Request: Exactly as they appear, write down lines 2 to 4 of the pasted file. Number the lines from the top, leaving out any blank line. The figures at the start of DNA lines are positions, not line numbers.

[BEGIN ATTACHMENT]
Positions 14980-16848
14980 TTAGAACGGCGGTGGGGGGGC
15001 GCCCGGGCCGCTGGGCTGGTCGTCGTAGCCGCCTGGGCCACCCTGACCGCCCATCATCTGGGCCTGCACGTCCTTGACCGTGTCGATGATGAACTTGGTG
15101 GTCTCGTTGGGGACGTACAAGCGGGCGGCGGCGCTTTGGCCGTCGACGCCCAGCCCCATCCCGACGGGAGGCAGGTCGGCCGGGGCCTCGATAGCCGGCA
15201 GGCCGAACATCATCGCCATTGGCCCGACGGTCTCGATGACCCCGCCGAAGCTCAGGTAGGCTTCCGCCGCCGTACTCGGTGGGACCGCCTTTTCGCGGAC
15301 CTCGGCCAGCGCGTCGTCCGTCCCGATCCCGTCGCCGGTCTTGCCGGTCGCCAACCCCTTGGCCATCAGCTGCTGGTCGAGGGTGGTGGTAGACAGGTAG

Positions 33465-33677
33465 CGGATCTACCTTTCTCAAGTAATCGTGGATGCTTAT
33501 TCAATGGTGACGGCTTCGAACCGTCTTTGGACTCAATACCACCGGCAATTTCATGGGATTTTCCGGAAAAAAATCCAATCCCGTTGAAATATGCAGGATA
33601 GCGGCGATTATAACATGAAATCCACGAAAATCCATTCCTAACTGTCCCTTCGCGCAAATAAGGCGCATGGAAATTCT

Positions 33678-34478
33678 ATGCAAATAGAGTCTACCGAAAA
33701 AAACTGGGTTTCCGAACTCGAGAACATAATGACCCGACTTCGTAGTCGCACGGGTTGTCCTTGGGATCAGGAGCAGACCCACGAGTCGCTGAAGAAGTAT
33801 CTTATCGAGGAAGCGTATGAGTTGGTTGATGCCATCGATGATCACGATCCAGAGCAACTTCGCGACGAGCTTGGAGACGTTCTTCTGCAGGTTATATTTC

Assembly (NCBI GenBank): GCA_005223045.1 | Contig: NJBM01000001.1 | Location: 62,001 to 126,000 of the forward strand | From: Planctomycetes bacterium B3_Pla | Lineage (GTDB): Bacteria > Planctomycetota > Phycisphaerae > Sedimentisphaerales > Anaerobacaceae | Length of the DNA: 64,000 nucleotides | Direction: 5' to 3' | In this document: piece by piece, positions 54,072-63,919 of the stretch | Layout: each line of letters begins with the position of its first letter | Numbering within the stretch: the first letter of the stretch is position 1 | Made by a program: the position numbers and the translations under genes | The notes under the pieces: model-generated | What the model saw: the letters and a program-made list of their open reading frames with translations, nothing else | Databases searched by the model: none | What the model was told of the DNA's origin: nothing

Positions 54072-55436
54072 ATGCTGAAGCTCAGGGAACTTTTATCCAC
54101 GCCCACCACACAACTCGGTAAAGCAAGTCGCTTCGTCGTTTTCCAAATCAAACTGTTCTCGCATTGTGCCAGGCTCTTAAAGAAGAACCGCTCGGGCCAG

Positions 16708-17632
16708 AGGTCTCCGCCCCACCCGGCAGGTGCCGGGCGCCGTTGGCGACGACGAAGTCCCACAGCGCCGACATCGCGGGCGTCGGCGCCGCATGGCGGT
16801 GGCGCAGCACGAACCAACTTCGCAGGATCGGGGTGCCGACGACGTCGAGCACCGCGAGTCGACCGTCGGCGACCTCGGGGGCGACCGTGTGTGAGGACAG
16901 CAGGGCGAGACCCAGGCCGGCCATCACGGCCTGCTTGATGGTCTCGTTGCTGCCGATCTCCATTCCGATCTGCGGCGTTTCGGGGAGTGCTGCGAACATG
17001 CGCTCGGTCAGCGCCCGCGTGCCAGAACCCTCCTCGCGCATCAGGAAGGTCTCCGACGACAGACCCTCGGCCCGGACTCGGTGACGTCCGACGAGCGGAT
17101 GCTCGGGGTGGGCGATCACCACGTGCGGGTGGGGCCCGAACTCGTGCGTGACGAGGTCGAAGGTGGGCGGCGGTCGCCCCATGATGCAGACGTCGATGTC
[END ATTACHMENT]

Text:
14980 TTAGAACGGCGGTGGGGGGGC
15001 GCCCGGGCCGCTGGGCTGGTCGTCGTAGCCGCCTGGGCCACCCTGACCGCCCATCATCTGGGCCTGCACGTCCTTGACCGTGTCGATGATGAACTTGGTG
15101 GTCTCGTTGGGGACGTACAAGCGGGCGGCGGCGCTTTGGCCGTCGACGCCCAGCCCCATCCCGACGGGAGGCAGGTCGGCCGGGGCCTCGATAGCCGGCA